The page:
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Read This for Your Fannie Mae and Freddie Mac Survival Plan

By Tom Dyson, publisher, The Palm Beach Letter
Monday, July 21, 2008

Fannie Mae and Freddie Mac are about to go bankrupt...

Leverage is the problem with these government-backed institutions. They bought $1.7 trillion in assets using only $70 billion of investors' money. So these assets only have to decline by $70 billion – 4.1% – to wipe out shareholders. Actually, if you include their mortgage guarantees, Freddie and Fannie are liable for $4.8 trillion worth of mortgages. So to wipe investors out, mortgage values only have to decline by 1.4%. And that's exactly what's happening right now...

Fannie and Freddie own mortgage assets. The value of these assets is a function of home prices and the solvency of homeowners. The S&P/Case-Shiller National Home Price Index is now down 14.1% year over year. Foreclosures are up 53% from June 2007.

No one knows exactly how much mortgage values have fallen. Every mortgage is different, and there's no benchmark. But one thing's for sure: They've fallen more than 4.1%. In other words, Fannie Mae and Freddie Mac are technically bankrupt.

Fannie and Freddie, directly or indirectly, own half the mortgages in America. Their bankruptcy will be one of the most important events in the history of American capitalism. Here's how I suggest you prepare yourself...

High dividend stocks are by nature defensive stocks. The dividend acts like an anchor and prevents the stock price from falling too far.

But the stocks in the portfolio of my newsletter – The 12% Letter – do more than pay big dividends. These stocks are the safest collection of high dividend payers you will find in this market. The key to this safety? They own valuable real assets and sell things for the lowest possible price.

We've made investments in energy. Over the last two years, we made 15 investments in pipelines, natural gas, oil, oil services, electricity, coal, wind farms, and energy finance. We're showing a profit on 15 out of 15 of these stocks.

We also own fast food, convenience stores, and warehouse retailers. These are our "price leader" stocks like Wal-Mart and McDonalds. These stocks do well when consumers choose price over quality. They are excellent defensive stocks to own in the current crisis.

And we own timber, hydroelectric dams, and rural telecom assets. These stocks – when mixed together – will generate the safest 9% dividend we can find anywhere in the market. (The average dividend yield of the stocks in my portfolio is 9%.)

The government will bail out Fannie and Freddie and assume their debts. This is inflation. It will meet Fannie and Freddie's trillion-dollar debts by issuing more debt of its own. U.S. government debt will lose its value, and the dollar will keep falling.

The high-yield companies in my portfolio are the perfect stocks to protect your money from the U.S. government's inflation. These companies own productive assets. Factories are assets. So are trees. So are rural telephone networks.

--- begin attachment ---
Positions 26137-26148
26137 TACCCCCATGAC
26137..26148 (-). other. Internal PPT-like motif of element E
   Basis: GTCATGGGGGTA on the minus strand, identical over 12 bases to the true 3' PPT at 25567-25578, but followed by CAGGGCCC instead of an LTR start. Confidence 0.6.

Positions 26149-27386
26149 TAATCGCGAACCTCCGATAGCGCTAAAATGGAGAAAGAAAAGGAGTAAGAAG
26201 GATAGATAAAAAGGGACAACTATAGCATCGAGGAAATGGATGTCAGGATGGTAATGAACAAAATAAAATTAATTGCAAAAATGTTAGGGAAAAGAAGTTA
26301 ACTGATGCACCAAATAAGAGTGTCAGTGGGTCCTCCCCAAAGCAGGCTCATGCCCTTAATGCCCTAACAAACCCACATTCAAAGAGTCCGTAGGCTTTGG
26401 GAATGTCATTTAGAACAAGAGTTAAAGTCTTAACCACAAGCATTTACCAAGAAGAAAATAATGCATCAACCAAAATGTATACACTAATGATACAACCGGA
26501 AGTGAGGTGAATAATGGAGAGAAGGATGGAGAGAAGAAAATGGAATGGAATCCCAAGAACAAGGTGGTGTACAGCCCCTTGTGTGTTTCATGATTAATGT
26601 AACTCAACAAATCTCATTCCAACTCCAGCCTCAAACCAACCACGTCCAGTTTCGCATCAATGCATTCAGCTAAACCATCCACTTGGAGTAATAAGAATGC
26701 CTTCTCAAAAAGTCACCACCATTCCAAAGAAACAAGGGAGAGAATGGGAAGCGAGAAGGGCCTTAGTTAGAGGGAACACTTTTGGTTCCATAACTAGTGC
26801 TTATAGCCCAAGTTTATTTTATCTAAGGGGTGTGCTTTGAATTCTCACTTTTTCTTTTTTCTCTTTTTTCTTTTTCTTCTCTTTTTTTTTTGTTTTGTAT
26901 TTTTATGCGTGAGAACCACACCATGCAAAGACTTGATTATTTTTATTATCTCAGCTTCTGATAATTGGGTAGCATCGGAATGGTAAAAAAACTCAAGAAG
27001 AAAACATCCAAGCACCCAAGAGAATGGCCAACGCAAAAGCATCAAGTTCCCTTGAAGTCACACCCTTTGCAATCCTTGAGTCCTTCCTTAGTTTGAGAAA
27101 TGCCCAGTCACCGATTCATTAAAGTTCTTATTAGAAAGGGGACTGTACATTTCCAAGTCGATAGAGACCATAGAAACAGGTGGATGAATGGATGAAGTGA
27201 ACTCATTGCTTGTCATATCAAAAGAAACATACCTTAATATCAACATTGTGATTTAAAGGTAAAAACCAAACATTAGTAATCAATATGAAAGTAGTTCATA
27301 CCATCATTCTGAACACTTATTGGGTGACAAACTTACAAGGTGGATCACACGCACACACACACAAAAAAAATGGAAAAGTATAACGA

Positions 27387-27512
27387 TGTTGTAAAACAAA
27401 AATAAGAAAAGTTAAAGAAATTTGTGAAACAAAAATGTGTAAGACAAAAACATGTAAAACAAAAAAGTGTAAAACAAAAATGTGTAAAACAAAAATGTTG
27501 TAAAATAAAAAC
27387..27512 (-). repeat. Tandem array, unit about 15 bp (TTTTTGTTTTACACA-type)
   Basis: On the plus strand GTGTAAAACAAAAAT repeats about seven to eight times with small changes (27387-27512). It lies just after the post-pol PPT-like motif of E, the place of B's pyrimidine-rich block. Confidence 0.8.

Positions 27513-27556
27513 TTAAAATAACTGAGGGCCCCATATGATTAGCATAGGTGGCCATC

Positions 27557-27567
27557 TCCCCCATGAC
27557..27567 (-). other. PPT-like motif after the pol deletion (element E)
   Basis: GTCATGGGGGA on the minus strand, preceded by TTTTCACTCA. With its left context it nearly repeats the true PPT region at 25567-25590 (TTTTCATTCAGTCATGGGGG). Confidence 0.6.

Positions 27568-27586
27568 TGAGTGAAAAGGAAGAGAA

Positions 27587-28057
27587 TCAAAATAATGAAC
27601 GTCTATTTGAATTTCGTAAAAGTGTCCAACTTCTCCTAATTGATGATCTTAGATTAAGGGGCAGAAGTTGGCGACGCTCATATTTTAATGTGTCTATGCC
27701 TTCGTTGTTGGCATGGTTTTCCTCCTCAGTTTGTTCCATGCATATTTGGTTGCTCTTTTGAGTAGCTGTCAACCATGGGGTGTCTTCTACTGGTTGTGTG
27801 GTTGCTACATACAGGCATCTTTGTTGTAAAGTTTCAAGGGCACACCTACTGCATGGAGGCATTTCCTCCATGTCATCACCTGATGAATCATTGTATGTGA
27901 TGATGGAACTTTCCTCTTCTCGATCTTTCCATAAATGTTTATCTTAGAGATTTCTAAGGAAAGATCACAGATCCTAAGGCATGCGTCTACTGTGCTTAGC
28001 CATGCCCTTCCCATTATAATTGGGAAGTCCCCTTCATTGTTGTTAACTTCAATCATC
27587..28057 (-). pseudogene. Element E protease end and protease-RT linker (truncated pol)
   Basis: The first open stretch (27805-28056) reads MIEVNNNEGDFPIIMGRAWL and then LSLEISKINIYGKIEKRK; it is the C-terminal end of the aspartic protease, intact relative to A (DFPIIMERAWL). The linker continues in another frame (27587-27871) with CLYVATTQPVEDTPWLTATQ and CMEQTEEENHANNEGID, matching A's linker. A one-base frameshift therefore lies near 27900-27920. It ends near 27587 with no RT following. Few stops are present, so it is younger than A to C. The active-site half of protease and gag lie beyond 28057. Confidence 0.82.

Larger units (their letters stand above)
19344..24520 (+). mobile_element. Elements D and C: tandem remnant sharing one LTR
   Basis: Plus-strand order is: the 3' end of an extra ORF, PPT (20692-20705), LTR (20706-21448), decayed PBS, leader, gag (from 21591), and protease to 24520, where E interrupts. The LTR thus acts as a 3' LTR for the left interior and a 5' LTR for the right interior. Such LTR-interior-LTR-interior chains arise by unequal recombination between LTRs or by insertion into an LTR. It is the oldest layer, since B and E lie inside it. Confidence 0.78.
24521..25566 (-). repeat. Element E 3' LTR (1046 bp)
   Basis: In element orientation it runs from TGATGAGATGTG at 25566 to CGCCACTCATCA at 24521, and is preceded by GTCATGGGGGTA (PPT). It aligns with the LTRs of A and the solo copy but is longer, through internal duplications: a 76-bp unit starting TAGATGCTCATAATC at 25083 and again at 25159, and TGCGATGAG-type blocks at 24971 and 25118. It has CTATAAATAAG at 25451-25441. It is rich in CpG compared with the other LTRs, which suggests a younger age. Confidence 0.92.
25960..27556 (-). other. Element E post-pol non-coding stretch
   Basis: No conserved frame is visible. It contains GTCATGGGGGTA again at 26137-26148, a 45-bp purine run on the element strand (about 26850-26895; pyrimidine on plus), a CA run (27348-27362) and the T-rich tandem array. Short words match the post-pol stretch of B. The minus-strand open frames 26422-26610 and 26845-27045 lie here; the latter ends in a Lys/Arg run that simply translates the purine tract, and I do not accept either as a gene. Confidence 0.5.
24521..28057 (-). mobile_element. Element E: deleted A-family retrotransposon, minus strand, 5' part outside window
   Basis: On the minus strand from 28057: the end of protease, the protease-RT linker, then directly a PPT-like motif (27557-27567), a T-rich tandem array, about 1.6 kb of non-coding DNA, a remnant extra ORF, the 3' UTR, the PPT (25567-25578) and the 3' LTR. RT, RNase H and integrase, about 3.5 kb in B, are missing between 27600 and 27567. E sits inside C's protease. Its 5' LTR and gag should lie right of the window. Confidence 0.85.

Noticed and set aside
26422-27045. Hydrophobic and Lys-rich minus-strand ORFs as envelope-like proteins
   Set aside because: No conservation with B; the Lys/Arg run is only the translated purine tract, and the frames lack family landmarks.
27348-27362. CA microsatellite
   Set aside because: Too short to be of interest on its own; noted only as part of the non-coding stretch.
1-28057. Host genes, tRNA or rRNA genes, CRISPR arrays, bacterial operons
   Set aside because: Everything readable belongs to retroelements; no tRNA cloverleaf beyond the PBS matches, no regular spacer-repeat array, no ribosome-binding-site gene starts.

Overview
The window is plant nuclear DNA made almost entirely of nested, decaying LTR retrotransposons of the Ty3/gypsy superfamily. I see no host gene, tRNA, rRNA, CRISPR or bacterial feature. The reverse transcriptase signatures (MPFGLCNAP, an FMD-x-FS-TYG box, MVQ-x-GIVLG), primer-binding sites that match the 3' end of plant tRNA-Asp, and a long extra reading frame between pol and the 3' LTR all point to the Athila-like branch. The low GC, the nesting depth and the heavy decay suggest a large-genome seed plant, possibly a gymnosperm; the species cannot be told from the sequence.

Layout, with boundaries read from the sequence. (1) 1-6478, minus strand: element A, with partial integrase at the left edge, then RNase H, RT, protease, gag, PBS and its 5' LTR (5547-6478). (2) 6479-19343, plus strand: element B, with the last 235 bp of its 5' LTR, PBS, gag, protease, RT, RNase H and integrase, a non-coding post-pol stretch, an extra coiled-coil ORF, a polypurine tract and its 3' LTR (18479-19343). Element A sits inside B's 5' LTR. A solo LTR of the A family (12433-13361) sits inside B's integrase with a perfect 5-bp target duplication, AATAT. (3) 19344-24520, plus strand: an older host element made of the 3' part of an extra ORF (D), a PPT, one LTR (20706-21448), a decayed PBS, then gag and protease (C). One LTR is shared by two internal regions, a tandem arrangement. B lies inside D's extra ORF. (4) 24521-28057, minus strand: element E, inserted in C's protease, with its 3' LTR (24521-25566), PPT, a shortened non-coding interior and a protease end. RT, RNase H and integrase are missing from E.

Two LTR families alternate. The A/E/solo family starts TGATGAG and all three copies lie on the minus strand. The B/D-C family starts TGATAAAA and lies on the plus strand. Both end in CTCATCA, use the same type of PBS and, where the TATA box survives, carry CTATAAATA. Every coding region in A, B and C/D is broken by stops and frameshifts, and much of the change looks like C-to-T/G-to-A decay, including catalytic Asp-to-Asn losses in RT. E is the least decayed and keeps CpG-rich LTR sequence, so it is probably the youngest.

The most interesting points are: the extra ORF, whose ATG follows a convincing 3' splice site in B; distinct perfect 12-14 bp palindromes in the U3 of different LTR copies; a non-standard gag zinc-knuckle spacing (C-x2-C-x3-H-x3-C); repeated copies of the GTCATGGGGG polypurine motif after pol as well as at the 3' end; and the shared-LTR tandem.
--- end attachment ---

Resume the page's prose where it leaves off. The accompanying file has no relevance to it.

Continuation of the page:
But the real bonus comes when foreigners lose confidence in U.S. debt. The only way they'll be able to get any value for their dollars will be if they buy cheap American assets... like farmland, timberland, real estate... and American stocks loaded with real assets. There will be a panic into U.S. real asset and manufacturing stocks at some point in the next 12-18 months.Denominated in U.S. dollars, the value of these real assets will rise. So your money is safe... much safer than if you left it in the bank or a money-market account.

In sum, there's more pain to come in financial stocks. But if you buy stocks with big dividends and lots of cheap American assets, your money will be safe and you may even make a profit.

Good investing,


Market Notes

Goldcorp (GG)... gold
Royal Gold (RGLD)... gold
Alpha Resources (ANR)... coal
S&P Biotech ETF (XBI)... biotech stocks 
IBM (IBM)... computers
General Mills (GIS)... food 
Grey Wolf (GW)... oil drilling
Barr Pharma (BRL)... generic drugs
True Religion (TRLG)... expensive jeans
Heartland Express (HTLD)... trucking
Old Dominion Freight (ODFL)... trucking
Australian Dollar ETF (FXA)... ABC currency
Anheuser-Busch (BUD)... Benedict Arnold brewer
Baxter International (BAX)... medical equipment


AT&T (T)... telecom
Target (TGT)... retail
Coca-Cola (KO)... soda
Starbucks (SBUX)... coffee
eBay (EBAY)... online auctions
Cigna (CI)... health care
Aetna (AET)... health care
AIG (AIG)... insurance
Allianz (AZ)... insurance
Alleghany (Y)... insurance
Travelers (TRV)... insurance
Merrill Lynch (MER)... bank
Bank of America (BAC)... bank
Lehman Brothers (LEH)... bank
Fannie Mae (FNM)... mortgages
Freddie Mac (FRE)... mortgages
Legg Mason (LM)... asset manager 
Boeing (BA)... aerospace
Gannett (GCI)... newspapers
Cisco (CSCO)... networks
Microsoft (MSFT)... software
Capital One (COF)... credit cards
MGM Mirage (MGM)... casinos
Las Vegas Sands (LVS)... casinos
American Express (AXP)... credit cards
Home Depot (HD)... home improvement
Lowe's (LOW)... home improvement
Cohen & Steers (CNS)... asset manager
Toyota (TM)... world's largest car company
New York Times (NYT)... newspapers
Harry Winston (HWD)... diamonds
General Motors (GM)... American auto
General Electric (GE)... conglomerate

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